Last week the U.S. Fish and Wildlife Service eliminated the “no-otter zone" in Southern California south of Point Conception in Santa Barbara County to allow the return of sea otters to the region.
Biologists will continue to monitor the population to see if sea otters migrate to Southern California.
I sat down with Jim Curland from the Friends of the Sea Otter to talk more about the type of environment sea otter populations need and the the history of the animal in California.
Serge Dedina: Why should we care about sea otters?
Jim Curland: Sea otters are both keystone and sentinel species. Their keystone role is that they have a profound effect on the health of nearshore kelp forests. When sea otters were nearly exterminated, there wasn’t a top predator to keep the kelp forests in check and sea urchins proliferate, denuding the vibrant, biodiversity-rich kelp forest system. Their sentinel, or indicator species role is one where the health of sea otters is a gauge of the health of the nearshore ecosystem.
Dedina: It appears that the U.S. Fish and Wildlife Service will no longer restrict the sea otter population north of Point Conception. Can we expect sea otters to inhabit the kelp beds of San Diego County anytime soon?
Curland: As of December 18, 2012, and officially on Jan. 17, the “no-otter zone” in southern California has been eliminated so that sea otters are now legally allowed to occupy historic habitat south of Point Conception. It is hard to predict when sea otters might expand their range into kelp beds off of San Diego County. That is something to look forward to and welcome.
Dedina: What do sea otters feed on?
Curland: Sea otters feed on over 60 different invertebrate species including abalone, crabs, sea urchins, turban snails, and much more.
Dedina: What is the current range of sea otters?
Curland: Worldwide, sea otters are found in California, Washington state, Alaska, British Columbia, and Russia. There are a handful of animals found in Japan.
Dedina: Where are they found in California?
Curland: From Half Moon Bay in the north to Point Conception in the South. Sea otters are sometimes spotted up above Half Moon Bay, near San Francisco, but this is not a common place for them to be found.
Dedina: What are the current threats to sea otters in California. How is the population doing?
Curland: Disease, most of which are associated with land based origins; food limitations; shark attacks are some of the key ones. Historically in California, sea otters were caught in gill nets. Currently, there is some uncertainty as to if negative interactions with fishing gear are an impact. These are just some of the threats, but we are still somewhat puzzled with what all contributes to the stagnant growth patterns of sea otters in California and the increased mortality. The current population survey from spring 2012 showed a very slight uptick in the three-year average, but what continues to concern scientists and conservationists is that we don’t see sustained growth over years.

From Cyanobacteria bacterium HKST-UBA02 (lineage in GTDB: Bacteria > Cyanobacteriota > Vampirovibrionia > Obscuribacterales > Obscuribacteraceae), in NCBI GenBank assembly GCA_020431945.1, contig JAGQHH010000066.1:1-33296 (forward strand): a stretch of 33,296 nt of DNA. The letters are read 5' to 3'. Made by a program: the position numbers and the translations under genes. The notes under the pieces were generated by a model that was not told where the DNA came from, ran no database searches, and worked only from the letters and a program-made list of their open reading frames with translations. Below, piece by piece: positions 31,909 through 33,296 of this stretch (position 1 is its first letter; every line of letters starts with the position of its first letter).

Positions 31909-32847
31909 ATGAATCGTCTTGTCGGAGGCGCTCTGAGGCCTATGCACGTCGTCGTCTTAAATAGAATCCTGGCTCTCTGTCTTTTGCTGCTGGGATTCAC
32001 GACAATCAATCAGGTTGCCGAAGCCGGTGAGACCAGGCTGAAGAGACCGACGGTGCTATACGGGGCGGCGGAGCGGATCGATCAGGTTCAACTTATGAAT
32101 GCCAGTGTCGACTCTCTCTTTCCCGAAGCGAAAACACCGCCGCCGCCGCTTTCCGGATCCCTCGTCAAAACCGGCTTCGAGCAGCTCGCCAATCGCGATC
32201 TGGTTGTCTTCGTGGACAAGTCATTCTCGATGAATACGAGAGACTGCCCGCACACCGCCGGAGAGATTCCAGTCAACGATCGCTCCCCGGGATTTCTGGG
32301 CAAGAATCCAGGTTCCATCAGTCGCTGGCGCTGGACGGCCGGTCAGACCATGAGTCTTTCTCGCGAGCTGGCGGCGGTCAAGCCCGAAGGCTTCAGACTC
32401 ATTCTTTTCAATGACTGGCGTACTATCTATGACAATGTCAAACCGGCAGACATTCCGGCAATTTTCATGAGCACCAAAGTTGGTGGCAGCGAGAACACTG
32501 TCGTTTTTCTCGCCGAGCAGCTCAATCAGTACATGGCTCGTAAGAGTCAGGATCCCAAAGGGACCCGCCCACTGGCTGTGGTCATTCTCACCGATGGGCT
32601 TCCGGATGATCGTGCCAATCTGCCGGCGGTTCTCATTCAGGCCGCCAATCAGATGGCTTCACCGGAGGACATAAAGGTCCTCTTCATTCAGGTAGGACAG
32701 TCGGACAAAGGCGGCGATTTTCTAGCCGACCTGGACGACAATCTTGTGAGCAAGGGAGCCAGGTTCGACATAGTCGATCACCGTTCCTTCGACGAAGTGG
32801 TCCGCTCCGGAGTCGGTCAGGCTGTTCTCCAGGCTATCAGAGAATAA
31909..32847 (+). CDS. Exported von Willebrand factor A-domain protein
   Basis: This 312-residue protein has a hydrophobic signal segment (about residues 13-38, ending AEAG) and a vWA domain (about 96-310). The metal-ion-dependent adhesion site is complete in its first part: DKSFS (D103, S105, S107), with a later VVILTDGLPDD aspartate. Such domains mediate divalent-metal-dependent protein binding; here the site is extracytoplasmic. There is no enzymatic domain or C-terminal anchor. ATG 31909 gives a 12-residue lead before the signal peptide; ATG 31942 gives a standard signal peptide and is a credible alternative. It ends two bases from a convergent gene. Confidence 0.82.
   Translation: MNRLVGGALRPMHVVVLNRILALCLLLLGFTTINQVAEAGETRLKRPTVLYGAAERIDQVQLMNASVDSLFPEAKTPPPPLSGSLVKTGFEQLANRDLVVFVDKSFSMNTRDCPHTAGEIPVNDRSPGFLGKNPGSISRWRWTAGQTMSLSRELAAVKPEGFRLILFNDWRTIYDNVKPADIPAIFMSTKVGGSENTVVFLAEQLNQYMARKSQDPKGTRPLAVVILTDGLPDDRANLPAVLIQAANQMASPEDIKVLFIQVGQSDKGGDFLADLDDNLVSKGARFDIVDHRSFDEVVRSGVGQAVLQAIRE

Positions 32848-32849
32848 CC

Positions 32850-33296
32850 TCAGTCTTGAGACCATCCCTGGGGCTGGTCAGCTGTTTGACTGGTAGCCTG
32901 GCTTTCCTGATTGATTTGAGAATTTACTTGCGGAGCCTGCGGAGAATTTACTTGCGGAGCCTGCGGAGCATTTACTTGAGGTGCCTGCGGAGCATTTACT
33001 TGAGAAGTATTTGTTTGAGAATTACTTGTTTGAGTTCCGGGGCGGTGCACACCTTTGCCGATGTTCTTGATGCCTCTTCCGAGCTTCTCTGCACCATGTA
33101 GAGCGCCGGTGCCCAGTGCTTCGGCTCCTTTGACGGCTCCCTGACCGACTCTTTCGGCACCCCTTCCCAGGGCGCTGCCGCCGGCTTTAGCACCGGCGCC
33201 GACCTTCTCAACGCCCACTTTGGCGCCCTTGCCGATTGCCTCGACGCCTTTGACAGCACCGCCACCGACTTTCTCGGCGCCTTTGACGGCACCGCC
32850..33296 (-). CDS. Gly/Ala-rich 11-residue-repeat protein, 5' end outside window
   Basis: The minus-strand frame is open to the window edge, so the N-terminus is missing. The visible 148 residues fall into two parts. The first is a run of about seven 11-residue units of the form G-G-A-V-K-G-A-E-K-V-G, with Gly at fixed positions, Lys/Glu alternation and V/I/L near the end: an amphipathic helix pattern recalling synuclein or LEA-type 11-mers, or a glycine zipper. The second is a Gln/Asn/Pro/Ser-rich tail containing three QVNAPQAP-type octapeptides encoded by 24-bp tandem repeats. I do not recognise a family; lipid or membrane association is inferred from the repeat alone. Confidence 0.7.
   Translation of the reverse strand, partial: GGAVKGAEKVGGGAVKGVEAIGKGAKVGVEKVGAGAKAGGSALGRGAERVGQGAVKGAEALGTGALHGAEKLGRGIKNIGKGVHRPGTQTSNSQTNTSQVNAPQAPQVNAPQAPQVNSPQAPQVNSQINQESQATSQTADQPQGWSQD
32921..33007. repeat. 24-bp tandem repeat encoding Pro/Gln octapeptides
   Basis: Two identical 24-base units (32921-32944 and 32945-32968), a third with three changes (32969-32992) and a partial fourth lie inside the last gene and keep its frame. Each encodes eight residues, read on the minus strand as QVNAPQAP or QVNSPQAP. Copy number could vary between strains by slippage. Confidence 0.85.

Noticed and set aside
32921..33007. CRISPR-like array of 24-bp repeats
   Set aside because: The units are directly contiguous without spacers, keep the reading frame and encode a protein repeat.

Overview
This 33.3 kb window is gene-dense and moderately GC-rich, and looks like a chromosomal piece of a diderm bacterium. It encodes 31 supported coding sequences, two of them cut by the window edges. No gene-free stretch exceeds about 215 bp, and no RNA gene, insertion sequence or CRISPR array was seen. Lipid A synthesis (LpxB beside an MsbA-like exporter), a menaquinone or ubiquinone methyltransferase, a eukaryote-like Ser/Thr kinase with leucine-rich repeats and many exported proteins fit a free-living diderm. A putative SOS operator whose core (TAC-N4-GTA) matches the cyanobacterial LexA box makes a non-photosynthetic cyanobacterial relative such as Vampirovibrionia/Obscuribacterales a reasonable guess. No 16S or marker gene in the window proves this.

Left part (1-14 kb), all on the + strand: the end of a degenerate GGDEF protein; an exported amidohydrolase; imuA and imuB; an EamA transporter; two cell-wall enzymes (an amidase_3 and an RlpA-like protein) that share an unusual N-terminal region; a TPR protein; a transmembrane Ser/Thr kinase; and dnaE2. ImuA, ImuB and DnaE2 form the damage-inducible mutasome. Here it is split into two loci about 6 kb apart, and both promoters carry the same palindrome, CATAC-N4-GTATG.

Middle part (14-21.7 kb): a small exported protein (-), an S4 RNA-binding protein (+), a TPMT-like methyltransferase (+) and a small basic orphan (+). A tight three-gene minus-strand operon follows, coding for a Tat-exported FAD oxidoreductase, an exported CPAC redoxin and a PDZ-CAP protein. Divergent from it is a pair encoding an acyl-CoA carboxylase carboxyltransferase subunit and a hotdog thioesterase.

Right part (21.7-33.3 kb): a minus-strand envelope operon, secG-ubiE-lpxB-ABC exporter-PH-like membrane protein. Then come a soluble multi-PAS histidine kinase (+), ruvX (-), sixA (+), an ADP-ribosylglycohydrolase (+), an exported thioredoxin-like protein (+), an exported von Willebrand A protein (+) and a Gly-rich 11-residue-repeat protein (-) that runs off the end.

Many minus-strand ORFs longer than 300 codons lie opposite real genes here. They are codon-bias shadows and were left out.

Dedina: There used to be thousands and thousands of sea otters along the Pacific Coast of North America. What happened to the population? Did sea otters die off naturally?
Curland: The estimate for the number of sea otters that existed in California before the 18th and 19th century fur trade is believed to be between 15,000 and 17,000 sea otters. It was this expansive fur trade that decimated the population of sea otters worldwide. In fact, until a small population of between 50-100 were found off the Big Sur Coast in 1938, it was believed that sea otters were extinct in California.
Dedina: What is the role of sea otters in ecosystem management?
Curland: The presence of sea otters in the kelp forest ecosystem has a profound effect on the health of that system. When sea otters were nearly hunted to extinction, sea urchins and other invertebrate grazers proliferated, denuding the kelp forest and turning them into urchin barrens. When sea otters returned, the system became more balanced and rich in biodiversity.
Dedina: What is the best way that we can continue to conserve our sea otter populations and help to increase the population in California?
Curland: We first need to understand better what is killing sea otters and then we can begin to mitigate these impacts with proper advocacy and changes in policy. Improving water quality will certainly benefit the habitat sea otters occupy and has the potential to reduce direct problems that sea otters face, like certain diseases. Contributing to the California Sea Otter Fund, which is line 410 on the California State 540 Income Tax Forms is a way that Californians can help in the recovery and conservation of sea otters.
Dedina: What are some of the current things that Friends of the Sea Otter is doing to conserve the population?
Curland: This year Friends of the Sea Otter celebrates its 45th Anniversary. We are the oldest sea otter conservation group in the world working on policy and education efforts that will help sea otters. Over the years, we’ve worked on ending the no-otter zone, Alaska sea otter issues, negative interactions between sea otters and fishing gear, educating the public on sea otter natural history and conservation, water quality issues, recovery planning, and many other issues.